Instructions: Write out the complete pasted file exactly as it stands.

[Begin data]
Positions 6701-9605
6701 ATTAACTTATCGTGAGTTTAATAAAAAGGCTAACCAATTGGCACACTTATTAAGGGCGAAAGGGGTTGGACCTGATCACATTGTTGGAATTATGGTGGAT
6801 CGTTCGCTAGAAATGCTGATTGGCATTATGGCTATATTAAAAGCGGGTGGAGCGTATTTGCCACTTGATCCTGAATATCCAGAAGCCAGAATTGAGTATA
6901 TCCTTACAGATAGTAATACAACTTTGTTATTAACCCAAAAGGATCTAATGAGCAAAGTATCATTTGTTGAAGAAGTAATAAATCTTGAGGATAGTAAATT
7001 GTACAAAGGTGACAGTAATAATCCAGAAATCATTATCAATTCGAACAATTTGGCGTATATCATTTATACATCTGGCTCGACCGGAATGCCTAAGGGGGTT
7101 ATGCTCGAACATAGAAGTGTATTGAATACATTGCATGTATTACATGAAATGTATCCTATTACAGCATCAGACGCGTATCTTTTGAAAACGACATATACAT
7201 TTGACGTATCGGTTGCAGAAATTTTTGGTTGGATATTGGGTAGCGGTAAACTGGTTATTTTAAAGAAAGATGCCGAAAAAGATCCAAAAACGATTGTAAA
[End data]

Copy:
Positions 6701-9605
6701 ATTAACTTATCGTGAGTTTAATAAAAAGGCTAACCAATTGGCACACTTATTAAGGGCGAAAGGGGTTGGACCTGATCACATTGTTGGAATTATGGTGGAT
6801 CGTTCGCTAGAAATGCTGATTGGCATTATGGCTATATTAAAAGCGGGTGGAGCGTATTTGCCACTTGATCCTGAATATCCAGAAGCCAGAATTGAGTATA
6901 TCCTTACAGATAGTAATACAACTTTGTTATTAACCCAAAAGGATCTAATGAGCAAAGTATCATTTGTTGAAGAAGTAATAAATCTTGAGGATAGTAAATT
7001 GTACAAAGGTGACAGTAATAATCCAGAAATCATTATCAATTCGAACAATTTGGCGTATATCATTTATACATCTGGCTCGACCGGAATGCCTAAGGGGGTT
7101 ATGCTCGAACATAGAAGTGTATTGAATACATTGCATGTATTACATGAAATGTATCCTATTACAGCATCAGACGCGTATCTTTTGAAAACGACATATACAT
7201 TTGACGTATCGGTTGCAGAAATTTTTGGTTGGATATTGGGTAGCGGTAAACTGGTTATTTTAAAGAAAGATGCCGAAAAAGATCCAAAAACGATTGTAAA